The subregion is an ecologically significant area because it comprises a large range of landforms and ecosystems containing many important species. The historical land uses, particularly clearing and fragmentation of remnant vegetation for grazing, agriculture, mining and urban development, have been major drivers of the current occurrence of the flora and fauna within the subregion (QMDC, 2011). In the Condamine natural resource management region, there has been no detailed and systematic fauna and flora survey. Significant ecological assets of the subregion include:

  • three entries listed in the Directory of Important Wetlands in Australia (Environment Australia, 2001)
  • critically endangered ecological communities, including natural grasslands on basalt and fine-textured alluvial plains, White Box-Yellow Box-Blakely's Red Gum Grassy Woodland and Derived Native Grassland (Table 16)
  • several important threatened species including Corben’s long-eared bat (Nyctophilus corbeni), yakka skink (Egernia rugosa), painted honeyeater (Grantiella picta), Brigalow scaly-foot (Paradelma orientalis) and rough collared frog (Cyclorana verrucosa)
  • threatened species associated with aquatic ecosystems including silver perch (Bidyanus bidyanus), Australian painted snipe (Rostratula australis) and Murray cod (Maccullochella peelii)
  • Lake Broadwater Conservation Park, which is the only large, naturally occurring freshwater lake on the Darling Downs that acts as an important refuge for waterbirds and other wildlife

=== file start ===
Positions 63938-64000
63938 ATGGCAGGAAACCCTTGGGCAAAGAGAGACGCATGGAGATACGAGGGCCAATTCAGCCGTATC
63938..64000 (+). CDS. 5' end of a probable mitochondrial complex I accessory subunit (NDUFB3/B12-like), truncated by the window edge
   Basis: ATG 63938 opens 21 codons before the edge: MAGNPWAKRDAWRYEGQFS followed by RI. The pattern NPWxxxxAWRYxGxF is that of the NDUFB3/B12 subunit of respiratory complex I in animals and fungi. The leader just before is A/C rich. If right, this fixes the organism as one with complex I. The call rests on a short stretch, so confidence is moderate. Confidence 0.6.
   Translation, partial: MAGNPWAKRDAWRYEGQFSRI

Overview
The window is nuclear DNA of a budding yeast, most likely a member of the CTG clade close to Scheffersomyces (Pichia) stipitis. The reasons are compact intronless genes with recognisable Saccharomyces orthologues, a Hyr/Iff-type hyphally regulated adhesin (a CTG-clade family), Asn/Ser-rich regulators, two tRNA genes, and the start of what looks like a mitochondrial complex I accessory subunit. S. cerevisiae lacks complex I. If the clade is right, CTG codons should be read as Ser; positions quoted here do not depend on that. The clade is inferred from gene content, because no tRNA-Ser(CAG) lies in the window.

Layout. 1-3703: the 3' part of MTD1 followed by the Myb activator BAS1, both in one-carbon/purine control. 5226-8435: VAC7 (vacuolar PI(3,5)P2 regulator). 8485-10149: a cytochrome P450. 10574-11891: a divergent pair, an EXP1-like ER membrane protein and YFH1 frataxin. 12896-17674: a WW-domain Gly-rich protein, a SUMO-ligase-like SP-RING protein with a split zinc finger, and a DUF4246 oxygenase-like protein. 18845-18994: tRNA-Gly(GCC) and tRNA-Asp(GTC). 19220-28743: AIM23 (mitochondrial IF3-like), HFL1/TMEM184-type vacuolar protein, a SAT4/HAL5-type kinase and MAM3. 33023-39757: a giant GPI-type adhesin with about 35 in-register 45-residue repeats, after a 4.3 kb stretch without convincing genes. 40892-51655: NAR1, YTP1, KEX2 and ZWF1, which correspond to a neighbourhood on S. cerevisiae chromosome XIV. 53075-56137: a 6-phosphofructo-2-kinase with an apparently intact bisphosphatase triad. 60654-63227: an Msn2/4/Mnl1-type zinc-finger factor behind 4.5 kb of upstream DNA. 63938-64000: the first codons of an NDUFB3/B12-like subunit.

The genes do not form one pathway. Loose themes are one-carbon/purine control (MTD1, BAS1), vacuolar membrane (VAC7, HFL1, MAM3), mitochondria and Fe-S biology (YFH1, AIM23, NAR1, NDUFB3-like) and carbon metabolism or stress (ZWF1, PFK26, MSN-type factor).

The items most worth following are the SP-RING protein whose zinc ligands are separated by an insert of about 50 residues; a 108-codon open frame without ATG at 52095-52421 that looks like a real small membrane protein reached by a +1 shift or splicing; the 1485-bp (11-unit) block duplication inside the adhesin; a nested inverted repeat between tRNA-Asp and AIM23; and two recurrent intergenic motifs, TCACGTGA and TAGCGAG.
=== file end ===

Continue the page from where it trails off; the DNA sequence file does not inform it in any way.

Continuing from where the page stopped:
• Southwood National Park, which is a 7120 ha remnant of brigalow - belah and poplar box woodlands.

There are many state and nationally important species found in the subregion listed under Queensland’s Nature Conservation Act 1992 and the Commonwealth’s Environment Protection and Biodiversity Conservation Act 1999 (EPBC). Under Queensland legislation there are 78 species listed as vulnerable or endangered. There are 85 species listed as vulnerable or endangered under the EPBC Act and include fishes (two species), mammals (14 species), reptiles (6 species), birds (14 species), and plants (49 species). Table 3 lists the seven threatened ecological communities listed under the EPBC Act.

The ‘Back on Track’ programme has identified the major and minor threats to 36 and 42 species classified as management priorities for the Condamine and Border Rivers Maranoa- Balonne regions respectively (DERM, 2010a; DERM 2010b). Both reports identified the major threats to these species as clearing of vegetation, and inappropriate fire and grazing regimes. Mining was also identified as a threat in the Border Rivers Maranoa-Balonne natural resource management region (DERM, 2010a). These processes also pose significant threats to the Brigalow Belt South ecological communities (Benson et al., 2006). There are over 50 feral species listed for the Maranoa-Balonne-Condamine subregion and these include many pests associated with key threatening processes in the EPBC Act. The ongoing degradation of remnant vegetation and the low level of protection for regional species and ecosystems also pose a significant threat. Some dryland salinity occurs in the Border Rivers alluvial landscape and the interface with the Brigalow Plains to the north is identified as a key hazard area. The extensive irrigation of sodic and saline clays in some areas could increase salt leaching and elevate watertables.